this is a test auto article

There are all kinds of ways to pay compliments to friends who have obviously lost weight, but there’s not much to say to those who have gotten bigger. Usually it’s best to just say nothing, but we don’t wish to be rude. So to our newest long-term tester, a 2014 Mini Cooper S, we say: Hola! Welcome! You’re looking awfully, er, lush these days!

The newly maximized Mini is big for a reason. For its 2014 overhaul, it moved onto BMW’s new UKL global front-drive platform, which soon will underpin a whole family of Mini and BMW vehicles, all of them larger than the Cooper hardtop. So the new Cooper, internally dubbed F56, had to stretch a bit as a compromise for its shared architecture. Park the new next to the outgoing R56 model (or especially next to BMW’s original 2001–2006 R50), and the differences are dramatic. The new Cooper has become anything but mini.

Blasted by the Gigant-o-Ray
The length grows in this generation by 4.5 inches while the width expands by 1.7 inches. That may not sound like much, but in an industry that sweats every millimeter, that’s a double-barrel blast from the Gigant-o-Ray. Your driveway may suddenly seem a lot smaller, but all of this, uh, blossoming is not without its benefits, especially to overall interior spaciousness (although there are still some ergonomic challenges in the cabin).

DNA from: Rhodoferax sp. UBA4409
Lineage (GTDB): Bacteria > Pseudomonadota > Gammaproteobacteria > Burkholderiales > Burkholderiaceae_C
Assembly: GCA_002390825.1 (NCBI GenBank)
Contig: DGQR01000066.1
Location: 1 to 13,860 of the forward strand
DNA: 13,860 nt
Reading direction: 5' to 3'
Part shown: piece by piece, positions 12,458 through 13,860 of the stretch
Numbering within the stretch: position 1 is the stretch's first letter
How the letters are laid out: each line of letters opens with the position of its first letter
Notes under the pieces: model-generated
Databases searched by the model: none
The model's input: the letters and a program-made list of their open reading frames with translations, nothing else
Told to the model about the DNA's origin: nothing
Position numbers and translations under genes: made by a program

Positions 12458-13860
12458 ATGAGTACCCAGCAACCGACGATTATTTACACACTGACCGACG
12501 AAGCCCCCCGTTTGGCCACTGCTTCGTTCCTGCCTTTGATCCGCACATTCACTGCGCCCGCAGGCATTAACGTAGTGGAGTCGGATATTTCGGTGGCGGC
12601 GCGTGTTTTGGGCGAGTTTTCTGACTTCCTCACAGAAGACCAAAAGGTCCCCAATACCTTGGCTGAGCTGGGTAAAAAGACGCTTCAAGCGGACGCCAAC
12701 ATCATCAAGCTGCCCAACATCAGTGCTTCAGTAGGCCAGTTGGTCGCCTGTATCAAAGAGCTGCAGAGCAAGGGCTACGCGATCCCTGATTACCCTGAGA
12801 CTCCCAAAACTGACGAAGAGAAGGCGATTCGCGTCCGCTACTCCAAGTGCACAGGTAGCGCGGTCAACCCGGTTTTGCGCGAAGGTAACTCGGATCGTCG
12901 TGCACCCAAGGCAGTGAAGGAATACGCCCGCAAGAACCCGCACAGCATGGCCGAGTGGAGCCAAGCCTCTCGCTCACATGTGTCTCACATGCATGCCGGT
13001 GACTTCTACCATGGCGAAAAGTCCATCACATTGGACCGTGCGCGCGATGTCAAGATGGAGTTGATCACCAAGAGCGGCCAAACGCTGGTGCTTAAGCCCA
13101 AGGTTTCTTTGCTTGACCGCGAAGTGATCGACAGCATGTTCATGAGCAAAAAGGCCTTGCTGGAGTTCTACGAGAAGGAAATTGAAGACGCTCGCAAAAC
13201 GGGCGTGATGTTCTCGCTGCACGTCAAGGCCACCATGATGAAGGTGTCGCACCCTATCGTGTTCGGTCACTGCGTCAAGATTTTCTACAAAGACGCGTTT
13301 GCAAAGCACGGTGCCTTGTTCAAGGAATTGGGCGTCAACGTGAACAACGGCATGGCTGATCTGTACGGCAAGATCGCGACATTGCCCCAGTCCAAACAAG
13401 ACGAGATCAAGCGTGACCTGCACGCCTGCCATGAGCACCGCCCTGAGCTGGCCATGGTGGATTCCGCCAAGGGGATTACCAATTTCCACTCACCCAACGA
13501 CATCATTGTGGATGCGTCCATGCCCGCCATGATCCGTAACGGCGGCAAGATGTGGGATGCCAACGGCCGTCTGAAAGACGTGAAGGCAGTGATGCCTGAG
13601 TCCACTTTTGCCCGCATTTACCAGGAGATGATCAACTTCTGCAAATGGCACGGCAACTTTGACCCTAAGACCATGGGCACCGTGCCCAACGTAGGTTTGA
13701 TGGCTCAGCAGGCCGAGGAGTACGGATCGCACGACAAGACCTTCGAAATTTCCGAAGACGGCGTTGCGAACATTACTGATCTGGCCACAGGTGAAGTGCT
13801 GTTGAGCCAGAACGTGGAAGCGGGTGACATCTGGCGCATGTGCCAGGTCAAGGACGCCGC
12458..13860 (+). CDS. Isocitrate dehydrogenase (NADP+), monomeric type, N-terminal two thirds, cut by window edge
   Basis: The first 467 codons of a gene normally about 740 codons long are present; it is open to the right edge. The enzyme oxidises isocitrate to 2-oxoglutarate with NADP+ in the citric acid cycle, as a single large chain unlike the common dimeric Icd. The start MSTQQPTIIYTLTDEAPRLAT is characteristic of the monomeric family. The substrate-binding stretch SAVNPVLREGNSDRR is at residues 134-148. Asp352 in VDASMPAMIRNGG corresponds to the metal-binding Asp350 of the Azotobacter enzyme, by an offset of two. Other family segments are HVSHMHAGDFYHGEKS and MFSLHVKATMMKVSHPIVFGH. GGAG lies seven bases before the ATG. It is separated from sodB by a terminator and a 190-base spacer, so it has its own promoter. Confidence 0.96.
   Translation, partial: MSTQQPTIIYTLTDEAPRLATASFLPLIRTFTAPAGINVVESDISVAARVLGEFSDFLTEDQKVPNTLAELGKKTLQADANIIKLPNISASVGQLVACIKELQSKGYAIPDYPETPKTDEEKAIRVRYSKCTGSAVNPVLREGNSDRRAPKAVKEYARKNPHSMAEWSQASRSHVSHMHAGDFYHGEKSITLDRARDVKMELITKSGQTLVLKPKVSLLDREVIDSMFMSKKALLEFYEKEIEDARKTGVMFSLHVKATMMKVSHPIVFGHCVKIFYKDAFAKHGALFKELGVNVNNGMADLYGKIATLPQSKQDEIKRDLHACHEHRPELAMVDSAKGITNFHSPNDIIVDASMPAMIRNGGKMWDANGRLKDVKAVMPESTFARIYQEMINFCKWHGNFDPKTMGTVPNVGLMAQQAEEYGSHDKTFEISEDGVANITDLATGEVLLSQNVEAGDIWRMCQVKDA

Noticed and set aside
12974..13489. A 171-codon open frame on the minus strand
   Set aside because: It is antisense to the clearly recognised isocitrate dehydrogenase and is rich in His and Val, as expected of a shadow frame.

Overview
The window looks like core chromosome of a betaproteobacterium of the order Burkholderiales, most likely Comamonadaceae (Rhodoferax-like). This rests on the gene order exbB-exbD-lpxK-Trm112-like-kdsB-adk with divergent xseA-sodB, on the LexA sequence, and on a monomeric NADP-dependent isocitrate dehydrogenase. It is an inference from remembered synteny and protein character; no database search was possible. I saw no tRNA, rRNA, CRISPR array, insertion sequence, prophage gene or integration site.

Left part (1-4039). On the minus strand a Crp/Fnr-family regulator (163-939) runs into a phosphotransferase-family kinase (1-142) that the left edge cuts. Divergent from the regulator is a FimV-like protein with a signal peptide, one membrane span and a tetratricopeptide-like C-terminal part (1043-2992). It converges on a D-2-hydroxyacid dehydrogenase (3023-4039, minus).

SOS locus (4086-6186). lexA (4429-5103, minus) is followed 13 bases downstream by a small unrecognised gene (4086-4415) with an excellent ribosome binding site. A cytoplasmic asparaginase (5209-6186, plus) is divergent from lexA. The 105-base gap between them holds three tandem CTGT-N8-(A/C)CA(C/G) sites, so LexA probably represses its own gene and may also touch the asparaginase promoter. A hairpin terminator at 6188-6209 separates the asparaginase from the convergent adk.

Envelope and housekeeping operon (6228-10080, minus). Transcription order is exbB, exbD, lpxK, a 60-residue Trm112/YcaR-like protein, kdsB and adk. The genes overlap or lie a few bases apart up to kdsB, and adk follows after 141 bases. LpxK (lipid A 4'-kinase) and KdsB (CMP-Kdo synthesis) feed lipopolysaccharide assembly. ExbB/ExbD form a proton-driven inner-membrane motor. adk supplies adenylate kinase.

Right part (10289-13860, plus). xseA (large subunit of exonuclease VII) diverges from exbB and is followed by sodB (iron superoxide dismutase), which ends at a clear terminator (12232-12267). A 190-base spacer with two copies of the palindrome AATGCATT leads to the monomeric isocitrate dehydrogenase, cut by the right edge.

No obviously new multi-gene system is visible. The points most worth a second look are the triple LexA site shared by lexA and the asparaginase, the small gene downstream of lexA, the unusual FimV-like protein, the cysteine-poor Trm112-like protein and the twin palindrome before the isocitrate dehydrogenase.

This is the second test article

 

This is to be viewed as the second test article for this blog

 

There are all kinds of ways to pay compliments to friends who have obviously lost weight, but there’s not much to say to those who have gotten bigger. Usually it’s best to just say nothing, but we don’t wish to be rude. So to our newest long-term tester, a 2014 Mini Cooper S, we say: Hola! Welcome! You’re looking awfully, er, lush these days!

The newly maximized Mini is big for a reason. For its 2014 overhaul, it moved onto BMW’s new UKL global front-drive platform, which soon will underpin a whole family of Mini and BMW vehicles, all of them larger than the Cooper hardtop. So the new Cooper, internally dubbed F56, had to stretch a bit as a compromise for its shared architecture. Park the new next to the outgoing R56 model (or especially next to BMW’s original 2001–2006 R50), and the differences are dramatic. The new Cooper has become anything but mini.

Blasted by the Gigant-o-Ray
The length grows in this generation by 4.5 inches while the width expands by 1.7 inches. That may not sound like much, but in an industry that sweats every millimeter, that’s a double-barrel blast from the Gigant-o-Ray. Your driveway may suddenly seem a lot smaller, but all of this, uh, blossoming is not without its benefits, especially to overall interior spaciousness (although there are still some ergonomic challenges in the cabin).